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Conscious Body Art: How Ink the Diaspora Is Redefining the Tattoo Industry


For over 40 centuries, the history of African body art – tattoos especially – has been a beautifully evocative way to express beliefs, experiences and identities. Often used as a system to cure disease, protect against evil spirits or show affiliation towards certain groups and tribes, the practice brims with powerful stories and prominent symbolism. The deeper you look, the more intriguing it becomes. 

Scientists believe the oldest tattoo ever found was created in ancient Egypt at around 2000 BCE. It belonged to an Egyptian mummy who happened to be female. She was an inhabitant of Deir el-Medina, currently an archeological site, once home to craftsmen and artisans of Thebes who built and decorated the royal tombs in the nearby Valley of the Kings and Valley of the Queens. They say she was also a member of a group of extensively tattooed young women who were key religious practitioners in their communities.

Their tattoos were those of healing and protection. 

As with most things, colonization would breach the creative and social freedoms of non-westernized traditions of body etching. Consequently, tattoos lost their reverence – they were perceived as heinous and barbaric. Their popularity would return around the mid-19th century, but during that time, tattooing on darker skin became undesirable for artists to do. They preferred to mostly work with white male sailors and soldiers, rendering symbols of pinup girls, sparrows and sailboats. 

Today, tattoos are widely recognized and accepted in almost all professional and social spaces, but despite their deep African roots, people of color are continually marginalized and excluded within the Western tattoo culture. When tattoo artists finish their training (the education primarily focuses on brighter-toned complexions), most limit themselves to tattooing light skin. They believe it best showcases their work and affords the ability to see every detail, so they go as far as lightening portfolio images and turning people away, preserving myths about why tattooing on darker skin is problematic.

These discriminating practices have created an industry that is overwhelmingly dominated by whites and those with light skin, but Tann Parker, founder of Ink the Diaspora (a tremendously helpful Instagram platform on how to navigate the exclusionary and racist tattoo industry), is changing that.

Parker, a Brooklyn-based artist and consultant (who uses they/them pronouns) launched the social network in 2017 when they saw a great need to cultivate what is now one of the largest communities for “tattoo collectors” interested in the art of tattooing on Black and brown skin. It centers around the significance of being seen: important information on locating artists who are skilled and accustomed to working on darker-hued complexions, where to find educational tools, and events that focus on eradicating exclusion, like the virtual panel titled It Cuts Deep: Understanding Colorism as a Weapon in Tattooing.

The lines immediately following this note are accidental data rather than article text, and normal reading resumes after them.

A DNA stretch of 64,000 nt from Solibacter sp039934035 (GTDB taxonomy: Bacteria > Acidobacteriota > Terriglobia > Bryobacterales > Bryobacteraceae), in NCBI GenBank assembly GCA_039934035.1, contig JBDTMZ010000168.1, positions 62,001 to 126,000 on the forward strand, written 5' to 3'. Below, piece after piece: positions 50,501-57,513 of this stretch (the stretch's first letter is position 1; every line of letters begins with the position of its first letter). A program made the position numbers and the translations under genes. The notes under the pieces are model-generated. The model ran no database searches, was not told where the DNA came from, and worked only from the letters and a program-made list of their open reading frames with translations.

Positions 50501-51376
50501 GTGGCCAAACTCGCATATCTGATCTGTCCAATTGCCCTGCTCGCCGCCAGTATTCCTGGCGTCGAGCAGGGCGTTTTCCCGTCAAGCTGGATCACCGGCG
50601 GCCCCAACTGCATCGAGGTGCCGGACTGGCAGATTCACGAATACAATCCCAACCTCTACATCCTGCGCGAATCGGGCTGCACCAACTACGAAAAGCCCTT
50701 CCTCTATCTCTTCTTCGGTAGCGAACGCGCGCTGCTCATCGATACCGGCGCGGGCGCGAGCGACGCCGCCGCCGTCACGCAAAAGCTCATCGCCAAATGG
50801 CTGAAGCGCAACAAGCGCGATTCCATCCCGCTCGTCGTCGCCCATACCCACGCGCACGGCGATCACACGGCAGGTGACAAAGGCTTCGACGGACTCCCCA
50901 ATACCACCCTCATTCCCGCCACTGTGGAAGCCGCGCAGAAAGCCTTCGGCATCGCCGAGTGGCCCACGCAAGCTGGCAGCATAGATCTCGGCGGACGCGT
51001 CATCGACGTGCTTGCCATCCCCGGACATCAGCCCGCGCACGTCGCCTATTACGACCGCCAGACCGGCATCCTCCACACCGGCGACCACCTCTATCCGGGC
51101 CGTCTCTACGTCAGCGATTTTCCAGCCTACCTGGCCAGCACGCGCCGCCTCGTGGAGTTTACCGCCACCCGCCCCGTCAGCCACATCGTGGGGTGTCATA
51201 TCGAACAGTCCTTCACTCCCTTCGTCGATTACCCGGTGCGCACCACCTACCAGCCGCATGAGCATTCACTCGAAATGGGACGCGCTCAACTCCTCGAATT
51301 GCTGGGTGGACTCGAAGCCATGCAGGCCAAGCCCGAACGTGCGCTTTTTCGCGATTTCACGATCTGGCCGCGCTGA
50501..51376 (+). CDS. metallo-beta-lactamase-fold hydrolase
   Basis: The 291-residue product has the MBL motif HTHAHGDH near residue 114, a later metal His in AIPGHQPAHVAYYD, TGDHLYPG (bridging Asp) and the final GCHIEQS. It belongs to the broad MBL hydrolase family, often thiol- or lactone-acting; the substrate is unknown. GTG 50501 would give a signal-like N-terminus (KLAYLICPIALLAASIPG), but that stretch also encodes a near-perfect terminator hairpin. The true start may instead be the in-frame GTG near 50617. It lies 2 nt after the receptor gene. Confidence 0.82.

Prior to brainstorming and rolling out Ink the Diaspora, Parker immersed themselves in tattooing’s history for communities of color, which stirred up feelings about their own personal connections with body modification. While the desire to get new tattoos for many people after receiving their first is inevitable, so is the insular nature of the tattoo industry. In the United States, it is notoriously controlled by cisgender, heterosexual white men who aren’t always noted for promoting comfortable spaces for those who don’t look like them. In Parker’s experience, not only is it common to see people with only white and light skin when viewing an artist’s portfolio, but connecting with one on a creative level who understands and honors various lifestyles and body types (the industry typically features slimmer physiques) – and who is proficient in tattooing on medium to deep skin is nearly impossible to find in certain parts of the country. 

Although the industry has evolved from a back-alley activity to a global, multi-billion-dollar entity, complete with studios that look more like art galleries than the dive-like sitting rooms gone past, its environment remains the same. For a nonbinary, dark-skinned Black person, Parker has experienced their fair share of encounters with unprofessional tattoo artists who maintain racist misconceptions about the difficulties of working with dark skin, those often backed by mainstream media: it’s prone to scarring and keloids, doesn’t take color well or the artwork becomes less detailed. 

However, through Ink the Diaspora, they challenge the notion that darker skin isn’t the issue; it’s artists’ lack of exposure to people of all skin tones. They encourage artists to become full-rounded creators who won’t discriminate against individuals with features that don’t fit the “ideal tattoo canvas” – and to understand that different types of skin will require different attention to detail, color and size. The platform is flooded with stunning posts of tattoos executed on darker skin tones, proving it is possible to present vibrant color and detail on Black and brown bodies.

Parker is the mastermind behind the site, but the community plays an equal part in framing what is shown on its feed, something they greatly encourage in order to gauge what their users might need going forward.

“Community has a purpose, whether it’s protecting one another or coming together in terms of nourishment,” they shared in an interview with Allure. “It always serves others and not just ourselves.”

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